Sunday, November 04, 2018

Having a Healthy Self-love

Caravaggio's Narcissus (c. 1597)

(Thirty-first Sunday of the Year (B): This homily was given on November 4, 2018 at St. Pius X Church, Westerly, R.I., by Fr. Raymond Suriani.  Read Deuteronomy 6:4-9; Psalm 18; Hebrews 7:23-28; Mark 12:28b-34.)

[For the audio version of this homily, click here: Thirty-first Sunday 2018]

Most people are familiar with Narcissus, the character in Greek mythology who fell in love with his own reflection.  It happened one day when he caught a glimpse of himself in the waters of a spring.  He was captivated by his own beauty, and that enthrallment ultimately led to his demise.

This, of course, is where the word “narcissism” comes from.  If a person is narcissistic, he is (and here I quote Webster’s Dictionary) “extremely self-centered with an exaggerated sense of self-importancemarked by … excessive admiration of or infatuation with oneself.”

There’s even a clinical disorder called “narcissistic personality disorder,” which, according to the Mayo Clinic web site is a condition in which people “have an inflated sense of their own importance, a deep need for excessive attention and admiration, troubled relationships, and a lack of empathy for others.”

This, my brothers and sisters, is not what Jesus is talking about in this gospel text we just heard from Mark 12 when he says to us “Love your neighbor as yourself.”  We need to be clear about that.  Jesus is not advocating narcissism in giving us this commandment, nor is he encouraging sinful pride.  Rather, he’s indicating to us there that we should have a reasonable, healthy love for ourselves.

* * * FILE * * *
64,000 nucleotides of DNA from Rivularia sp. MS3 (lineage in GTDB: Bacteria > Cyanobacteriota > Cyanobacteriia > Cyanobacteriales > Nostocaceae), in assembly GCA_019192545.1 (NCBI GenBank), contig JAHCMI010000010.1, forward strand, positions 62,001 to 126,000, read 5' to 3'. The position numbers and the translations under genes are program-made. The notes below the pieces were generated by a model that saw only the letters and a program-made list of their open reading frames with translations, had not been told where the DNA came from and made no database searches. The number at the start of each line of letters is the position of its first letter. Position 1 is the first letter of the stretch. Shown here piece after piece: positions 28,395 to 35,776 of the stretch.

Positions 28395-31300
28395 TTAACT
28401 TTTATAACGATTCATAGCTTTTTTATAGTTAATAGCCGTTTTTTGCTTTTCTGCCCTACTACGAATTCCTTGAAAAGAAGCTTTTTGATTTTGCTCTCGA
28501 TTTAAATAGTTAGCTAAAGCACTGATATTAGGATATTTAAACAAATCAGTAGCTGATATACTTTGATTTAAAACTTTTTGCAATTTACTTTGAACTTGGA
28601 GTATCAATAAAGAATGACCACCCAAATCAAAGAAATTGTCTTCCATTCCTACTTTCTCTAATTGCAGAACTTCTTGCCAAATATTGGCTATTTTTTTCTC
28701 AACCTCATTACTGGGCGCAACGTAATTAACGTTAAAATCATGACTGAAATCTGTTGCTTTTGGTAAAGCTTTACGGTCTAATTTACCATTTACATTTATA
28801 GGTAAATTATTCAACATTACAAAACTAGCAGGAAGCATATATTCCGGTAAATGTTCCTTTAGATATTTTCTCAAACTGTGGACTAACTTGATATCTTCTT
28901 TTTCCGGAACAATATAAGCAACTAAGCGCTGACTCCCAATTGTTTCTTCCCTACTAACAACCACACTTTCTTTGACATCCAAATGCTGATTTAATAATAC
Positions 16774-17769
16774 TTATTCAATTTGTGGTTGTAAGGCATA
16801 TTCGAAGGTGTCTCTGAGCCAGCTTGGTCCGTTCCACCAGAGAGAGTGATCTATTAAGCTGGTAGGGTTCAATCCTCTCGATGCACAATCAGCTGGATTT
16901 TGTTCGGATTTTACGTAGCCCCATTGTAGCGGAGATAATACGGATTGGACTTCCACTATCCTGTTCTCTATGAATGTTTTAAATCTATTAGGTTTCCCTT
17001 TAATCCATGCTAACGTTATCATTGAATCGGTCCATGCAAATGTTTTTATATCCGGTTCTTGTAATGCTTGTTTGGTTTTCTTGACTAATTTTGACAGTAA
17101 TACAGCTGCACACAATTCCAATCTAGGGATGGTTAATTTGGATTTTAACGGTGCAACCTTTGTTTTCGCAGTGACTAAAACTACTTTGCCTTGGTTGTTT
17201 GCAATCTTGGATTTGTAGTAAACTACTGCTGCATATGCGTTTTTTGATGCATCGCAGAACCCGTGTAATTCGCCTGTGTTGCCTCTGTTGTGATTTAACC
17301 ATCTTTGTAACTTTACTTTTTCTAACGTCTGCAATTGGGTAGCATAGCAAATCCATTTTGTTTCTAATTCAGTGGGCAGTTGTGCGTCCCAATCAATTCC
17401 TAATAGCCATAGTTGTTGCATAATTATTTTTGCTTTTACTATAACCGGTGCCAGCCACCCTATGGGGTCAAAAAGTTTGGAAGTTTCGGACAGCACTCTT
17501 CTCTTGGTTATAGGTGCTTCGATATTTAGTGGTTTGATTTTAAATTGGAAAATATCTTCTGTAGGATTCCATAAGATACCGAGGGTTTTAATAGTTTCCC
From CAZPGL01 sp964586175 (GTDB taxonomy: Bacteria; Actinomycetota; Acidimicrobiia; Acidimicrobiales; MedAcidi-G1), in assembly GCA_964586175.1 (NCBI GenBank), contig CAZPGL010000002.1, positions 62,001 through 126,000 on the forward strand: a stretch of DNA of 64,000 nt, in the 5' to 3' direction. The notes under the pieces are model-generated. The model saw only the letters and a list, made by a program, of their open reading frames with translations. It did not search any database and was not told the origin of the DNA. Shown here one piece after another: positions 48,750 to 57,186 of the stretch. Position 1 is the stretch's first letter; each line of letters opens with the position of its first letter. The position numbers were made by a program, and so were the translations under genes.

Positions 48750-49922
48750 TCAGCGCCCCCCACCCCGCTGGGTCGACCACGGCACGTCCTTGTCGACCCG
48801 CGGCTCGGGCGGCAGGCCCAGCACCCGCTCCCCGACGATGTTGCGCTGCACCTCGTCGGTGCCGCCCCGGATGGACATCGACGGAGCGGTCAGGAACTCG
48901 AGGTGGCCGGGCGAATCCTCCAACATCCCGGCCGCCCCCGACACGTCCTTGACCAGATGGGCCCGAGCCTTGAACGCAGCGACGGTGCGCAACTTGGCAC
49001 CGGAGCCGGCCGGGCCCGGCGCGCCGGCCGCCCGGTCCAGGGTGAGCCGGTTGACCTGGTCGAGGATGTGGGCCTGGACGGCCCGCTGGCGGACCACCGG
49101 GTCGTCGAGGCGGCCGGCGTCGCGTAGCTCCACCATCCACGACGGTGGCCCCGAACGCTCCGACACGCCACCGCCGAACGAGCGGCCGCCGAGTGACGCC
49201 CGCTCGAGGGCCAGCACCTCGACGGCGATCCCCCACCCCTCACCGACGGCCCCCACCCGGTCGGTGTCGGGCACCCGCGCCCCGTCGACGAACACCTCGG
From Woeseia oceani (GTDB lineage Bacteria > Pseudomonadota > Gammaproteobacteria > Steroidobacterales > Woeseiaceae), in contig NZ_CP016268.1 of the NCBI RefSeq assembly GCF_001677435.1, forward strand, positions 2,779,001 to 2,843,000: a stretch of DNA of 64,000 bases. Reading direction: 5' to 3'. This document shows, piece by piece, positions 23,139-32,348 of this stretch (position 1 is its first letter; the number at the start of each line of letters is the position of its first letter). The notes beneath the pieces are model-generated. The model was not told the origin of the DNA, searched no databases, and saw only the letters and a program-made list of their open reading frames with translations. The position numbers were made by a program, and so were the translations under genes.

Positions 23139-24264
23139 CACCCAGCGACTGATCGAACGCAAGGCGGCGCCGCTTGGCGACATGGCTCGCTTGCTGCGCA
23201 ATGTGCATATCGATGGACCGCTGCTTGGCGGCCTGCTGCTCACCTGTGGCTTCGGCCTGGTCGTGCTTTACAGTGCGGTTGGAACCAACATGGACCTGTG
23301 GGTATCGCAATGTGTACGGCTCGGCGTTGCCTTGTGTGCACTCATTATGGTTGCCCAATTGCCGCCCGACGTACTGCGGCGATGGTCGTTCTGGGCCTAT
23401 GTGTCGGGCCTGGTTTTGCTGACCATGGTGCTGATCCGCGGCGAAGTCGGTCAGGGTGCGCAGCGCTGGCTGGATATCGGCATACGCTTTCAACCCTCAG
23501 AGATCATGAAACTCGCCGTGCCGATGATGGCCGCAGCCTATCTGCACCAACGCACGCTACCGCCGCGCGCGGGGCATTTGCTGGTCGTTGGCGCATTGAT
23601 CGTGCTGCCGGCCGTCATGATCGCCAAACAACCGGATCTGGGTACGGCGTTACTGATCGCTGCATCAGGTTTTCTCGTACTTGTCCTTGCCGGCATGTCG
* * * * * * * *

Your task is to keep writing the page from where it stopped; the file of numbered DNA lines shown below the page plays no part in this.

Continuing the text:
And this is extremely important—especially for our neighbors!—because our ability to love them in the way Jesus wants us to love them is directly dependent on our ability to love ourselves in the way that Jesus wants us to!  Notice the wording of the commandment: “Love your neighbor as you love yourself.”  If you have a narcissistic love of yourself, you will tend to have “troubled relationships” with others (to use the expression on the Mayo Clinic web site).  The same is true if you love yourself too little, or worse if you hate yourself.  In fact, if your attitude toward yourself is hatred, your neighbors will really be in trouble—because your tendency will be to treat them in the same way!

So, what is Jesus telling us here?  What does it mean to have a healthy, reasonable love of ourselves—a love that we’ll be able to show to our neighbors?

Well, I would say that a healthy self-love is rooted in an appreciation: a deep appreciation of yourself as God’s loved, special and unique creation (even though that creation has been wounded by sin).

The writer of the 8th psalm, for example, had this kind of appreciation.  He had a deep appreciation of his own dignity as a person created in the image of God, as well as an appreciation of everyone else’s dignity.  He indicated that when he wrote these famous words: